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 NSString* const nits = @"nits";
 NSString* const nuts = nits;  // error: "initializer element is not constant"

How is this done?

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2 Answers 2

up vote 2 down vote accepted

Constant String literals such as your @"nits" are hardcoded into objective-c binary files. String constants such as nits and nuts have to be defined as a constant string literal, as they are hard-coded as well. The assignment nuts = nits does not work because nits is not a constant string literal, even though the variable is constant at runtime.

There are two ways to fix this:

  1. write the string literal @"nits" twice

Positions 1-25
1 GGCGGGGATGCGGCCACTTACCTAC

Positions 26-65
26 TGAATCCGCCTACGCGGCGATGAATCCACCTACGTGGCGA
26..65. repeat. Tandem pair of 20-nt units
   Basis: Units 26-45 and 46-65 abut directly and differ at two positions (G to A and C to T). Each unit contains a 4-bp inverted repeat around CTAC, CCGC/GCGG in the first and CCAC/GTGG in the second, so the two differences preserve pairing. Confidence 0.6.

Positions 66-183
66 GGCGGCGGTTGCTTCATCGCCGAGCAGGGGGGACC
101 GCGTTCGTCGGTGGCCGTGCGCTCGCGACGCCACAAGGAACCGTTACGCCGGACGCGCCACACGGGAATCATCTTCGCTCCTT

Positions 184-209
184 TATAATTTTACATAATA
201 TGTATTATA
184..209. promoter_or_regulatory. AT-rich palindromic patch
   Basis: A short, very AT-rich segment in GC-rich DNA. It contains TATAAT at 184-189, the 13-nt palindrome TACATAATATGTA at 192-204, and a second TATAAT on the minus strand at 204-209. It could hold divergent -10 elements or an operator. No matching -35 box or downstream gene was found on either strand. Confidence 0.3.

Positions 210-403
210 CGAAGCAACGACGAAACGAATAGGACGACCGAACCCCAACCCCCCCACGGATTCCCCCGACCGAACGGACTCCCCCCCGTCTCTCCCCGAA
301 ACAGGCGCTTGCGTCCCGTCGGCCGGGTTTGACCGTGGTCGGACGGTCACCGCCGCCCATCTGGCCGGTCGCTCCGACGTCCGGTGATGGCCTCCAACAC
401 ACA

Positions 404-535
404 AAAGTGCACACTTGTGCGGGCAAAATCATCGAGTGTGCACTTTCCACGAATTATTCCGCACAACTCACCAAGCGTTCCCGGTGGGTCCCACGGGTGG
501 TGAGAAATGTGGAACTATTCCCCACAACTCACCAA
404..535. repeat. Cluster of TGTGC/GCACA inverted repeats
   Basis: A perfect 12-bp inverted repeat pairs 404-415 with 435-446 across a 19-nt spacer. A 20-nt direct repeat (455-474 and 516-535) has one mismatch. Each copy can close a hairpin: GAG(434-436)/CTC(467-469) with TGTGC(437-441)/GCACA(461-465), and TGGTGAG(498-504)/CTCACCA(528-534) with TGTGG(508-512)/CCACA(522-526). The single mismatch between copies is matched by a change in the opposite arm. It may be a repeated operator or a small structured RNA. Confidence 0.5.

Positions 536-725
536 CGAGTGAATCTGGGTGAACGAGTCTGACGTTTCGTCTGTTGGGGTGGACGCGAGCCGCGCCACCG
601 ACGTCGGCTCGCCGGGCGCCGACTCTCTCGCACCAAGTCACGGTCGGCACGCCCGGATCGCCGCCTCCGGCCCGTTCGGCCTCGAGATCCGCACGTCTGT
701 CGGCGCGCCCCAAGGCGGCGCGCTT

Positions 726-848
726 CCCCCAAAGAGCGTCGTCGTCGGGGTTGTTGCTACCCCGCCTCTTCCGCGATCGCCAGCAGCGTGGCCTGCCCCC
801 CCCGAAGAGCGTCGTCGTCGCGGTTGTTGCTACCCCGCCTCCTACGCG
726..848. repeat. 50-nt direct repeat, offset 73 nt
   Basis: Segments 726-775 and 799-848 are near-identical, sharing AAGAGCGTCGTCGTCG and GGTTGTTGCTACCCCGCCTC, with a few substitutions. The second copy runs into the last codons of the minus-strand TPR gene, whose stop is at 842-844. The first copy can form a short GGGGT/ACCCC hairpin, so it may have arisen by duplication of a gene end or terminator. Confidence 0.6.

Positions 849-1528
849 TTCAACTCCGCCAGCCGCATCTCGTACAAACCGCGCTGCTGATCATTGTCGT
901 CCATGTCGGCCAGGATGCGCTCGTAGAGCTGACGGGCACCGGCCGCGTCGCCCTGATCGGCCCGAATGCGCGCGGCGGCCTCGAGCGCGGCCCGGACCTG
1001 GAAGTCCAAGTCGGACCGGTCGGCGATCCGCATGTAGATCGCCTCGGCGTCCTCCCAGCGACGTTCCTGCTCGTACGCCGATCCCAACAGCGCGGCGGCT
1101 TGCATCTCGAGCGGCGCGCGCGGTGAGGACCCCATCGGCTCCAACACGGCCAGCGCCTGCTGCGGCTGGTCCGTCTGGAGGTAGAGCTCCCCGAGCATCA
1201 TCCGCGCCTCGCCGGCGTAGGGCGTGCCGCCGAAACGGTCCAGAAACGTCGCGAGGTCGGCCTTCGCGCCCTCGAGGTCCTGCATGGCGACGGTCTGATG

2. use a #define

This might look like this:

 #define NitsNutsString @"nits"
 NSString* const nits = NitsNutsString;
 NSString* const nuts = NitsNutsString;

Alternatively you can use #defines only, but these cannot be exported in a header as cleanly as const strings.

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Do you mean #define? –  Nick Moore Aug 24 '10 at 10:40
right, must have had a single event upset in my brain, fixed it ;) Also feels better now :) –  Max Seelemann Aug 24 '10 at 11:24
you missed one. –  JeremyP Aug 24 '10 at 12:27
but now it should be fixed, tx. –  Max Seelemann Aug 24 '10 at 12:49

I don't know objective-c but I would imagine that by initialising something from a value that is not a literal then you end up with not a constant - regardless of the initial value declaration.

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